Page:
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German parliament to consider banning violent games

A group of German politicians have drawn up a new piece of legislation which would strengthen the country's already tough rules on violence in videogames - and could see some titles banned outright.

A group of German politicians have drawn up a new piece of legislation which would strengthen the country's already tough rules on violence in videogames - and could see some titles banned outright.

The new bill has been presented by the states of Bavaria and Lower Saxony and will be debated in parliament next year. It refers to games which feature "cruel violence", including first-person shooters such as Call of Duty 3. According to the Financial Times, the bill could see developers and retailers penalised with prison sentences of up to 12 months.

Germany already has some of the toughest laws in Europe when it comes to videogame censorship. In 2003, following a school shooting, new rules were introduced to restrict violence against human characters, and the German versions of some games feature green blood to reduce the level of gore in the visuals.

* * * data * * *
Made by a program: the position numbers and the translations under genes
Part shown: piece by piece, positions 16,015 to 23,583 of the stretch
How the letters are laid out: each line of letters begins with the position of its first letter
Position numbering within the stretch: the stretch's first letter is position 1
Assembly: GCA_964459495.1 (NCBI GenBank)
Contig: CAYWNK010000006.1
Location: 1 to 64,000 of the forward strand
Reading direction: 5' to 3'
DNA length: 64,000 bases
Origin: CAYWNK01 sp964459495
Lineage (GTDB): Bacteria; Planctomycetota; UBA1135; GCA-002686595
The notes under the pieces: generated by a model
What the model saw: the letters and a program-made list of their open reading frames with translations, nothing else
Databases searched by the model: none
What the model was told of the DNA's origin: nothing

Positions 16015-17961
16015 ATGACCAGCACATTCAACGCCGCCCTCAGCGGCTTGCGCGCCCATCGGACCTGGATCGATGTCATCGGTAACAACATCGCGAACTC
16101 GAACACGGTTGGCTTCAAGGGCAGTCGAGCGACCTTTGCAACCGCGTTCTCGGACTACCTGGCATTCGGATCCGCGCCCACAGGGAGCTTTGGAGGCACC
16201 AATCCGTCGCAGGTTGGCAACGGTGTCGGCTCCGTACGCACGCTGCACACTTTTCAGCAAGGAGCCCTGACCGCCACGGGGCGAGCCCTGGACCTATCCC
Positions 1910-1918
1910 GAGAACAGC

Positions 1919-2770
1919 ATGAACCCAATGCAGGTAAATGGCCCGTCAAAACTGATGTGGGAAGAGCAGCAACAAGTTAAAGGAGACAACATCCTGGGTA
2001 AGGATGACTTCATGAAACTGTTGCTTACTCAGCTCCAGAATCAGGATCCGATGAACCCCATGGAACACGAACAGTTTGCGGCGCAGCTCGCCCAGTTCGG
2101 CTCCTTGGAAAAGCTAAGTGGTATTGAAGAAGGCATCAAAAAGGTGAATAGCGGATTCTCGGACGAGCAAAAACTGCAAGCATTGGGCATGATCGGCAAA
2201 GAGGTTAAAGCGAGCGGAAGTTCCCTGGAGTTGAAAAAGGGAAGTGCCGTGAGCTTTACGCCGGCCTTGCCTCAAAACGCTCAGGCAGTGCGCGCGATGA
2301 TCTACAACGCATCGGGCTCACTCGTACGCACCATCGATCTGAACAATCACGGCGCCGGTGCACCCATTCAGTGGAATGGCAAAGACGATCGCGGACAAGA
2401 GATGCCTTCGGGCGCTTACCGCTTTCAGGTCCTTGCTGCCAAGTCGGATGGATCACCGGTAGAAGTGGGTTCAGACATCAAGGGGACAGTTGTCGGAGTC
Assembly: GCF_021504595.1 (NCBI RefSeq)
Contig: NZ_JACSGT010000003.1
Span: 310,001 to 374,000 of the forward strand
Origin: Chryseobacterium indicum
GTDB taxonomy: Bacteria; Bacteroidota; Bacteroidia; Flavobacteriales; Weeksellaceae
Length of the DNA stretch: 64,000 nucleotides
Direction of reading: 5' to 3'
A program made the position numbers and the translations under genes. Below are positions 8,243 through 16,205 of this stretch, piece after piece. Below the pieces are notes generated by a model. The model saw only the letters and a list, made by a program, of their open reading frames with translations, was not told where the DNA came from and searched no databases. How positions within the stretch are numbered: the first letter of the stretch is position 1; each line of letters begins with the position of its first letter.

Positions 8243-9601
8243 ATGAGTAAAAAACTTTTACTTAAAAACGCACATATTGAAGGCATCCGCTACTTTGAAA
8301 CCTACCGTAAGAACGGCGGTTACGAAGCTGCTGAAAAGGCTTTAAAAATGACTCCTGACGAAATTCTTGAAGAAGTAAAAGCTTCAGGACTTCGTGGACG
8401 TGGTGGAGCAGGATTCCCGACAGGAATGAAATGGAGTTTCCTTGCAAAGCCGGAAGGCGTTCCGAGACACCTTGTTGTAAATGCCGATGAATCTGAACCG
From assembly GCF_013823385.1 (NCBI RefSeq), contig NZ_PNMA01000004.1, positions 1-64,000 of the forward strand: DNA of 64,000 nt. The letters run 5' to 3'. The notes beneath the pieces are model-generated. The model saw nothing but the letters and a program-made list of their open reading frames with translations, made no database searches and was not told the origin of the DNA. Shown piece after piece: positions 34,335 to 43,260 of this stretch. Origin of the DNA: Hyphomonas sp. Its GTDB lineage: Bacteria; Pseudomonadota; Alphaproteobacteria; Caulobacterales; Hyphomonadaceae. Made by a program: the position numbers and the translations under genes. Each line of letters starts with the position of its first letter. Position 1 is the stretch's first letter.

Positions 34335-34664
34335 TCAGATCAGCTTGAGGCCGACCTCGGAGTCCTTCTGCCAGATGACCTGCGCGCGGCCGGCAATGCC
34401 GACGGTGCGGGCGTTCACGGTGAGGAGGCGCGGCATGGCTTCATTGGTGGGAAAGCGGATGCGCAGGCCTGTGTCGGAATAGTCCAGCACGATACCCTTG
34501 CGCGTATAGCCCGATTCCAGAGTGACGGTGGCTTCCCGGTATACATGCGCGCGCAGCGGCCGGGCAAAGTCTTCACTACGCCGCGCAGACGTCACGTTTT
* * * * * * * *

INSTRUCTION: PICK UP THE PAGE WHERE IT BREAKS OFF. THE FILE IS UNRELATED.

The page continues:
The new legislation follows another school shooting last month in the town of Emsdetten, where an 18 year old gunman injured 11 people before shooting himself. According to local media, the gunman was an avid player of PC and Xbox title Counter-Strike.

Following the shooting, a survey found that 72 per cent of respondents attributed such crimes to violence in videogames, and 59 per cent said they would be in favour of a ban.

Speaking to the FT, Deutsche E-Sport Bund boss Frank Sliwka said, "We have among the most drastic censorship rules for games. Now we are being labelled as a breeding ground for unstable, dysfunctional and violent youngsters."

Bavarian interior minister Günther Beckstein commented, "It is absolutely beyond any doubt that such killer games desensities unstable characters to violence and can have a stimulating effect."

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Ellie Gibson

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Ellie spent nearly a decade working at Eurogamer, specialising in hard-hitting executive interviews and nob jokes. These days she does a comedy show and podcast. She pops back now and again to write the odd article and steal our biscuits.

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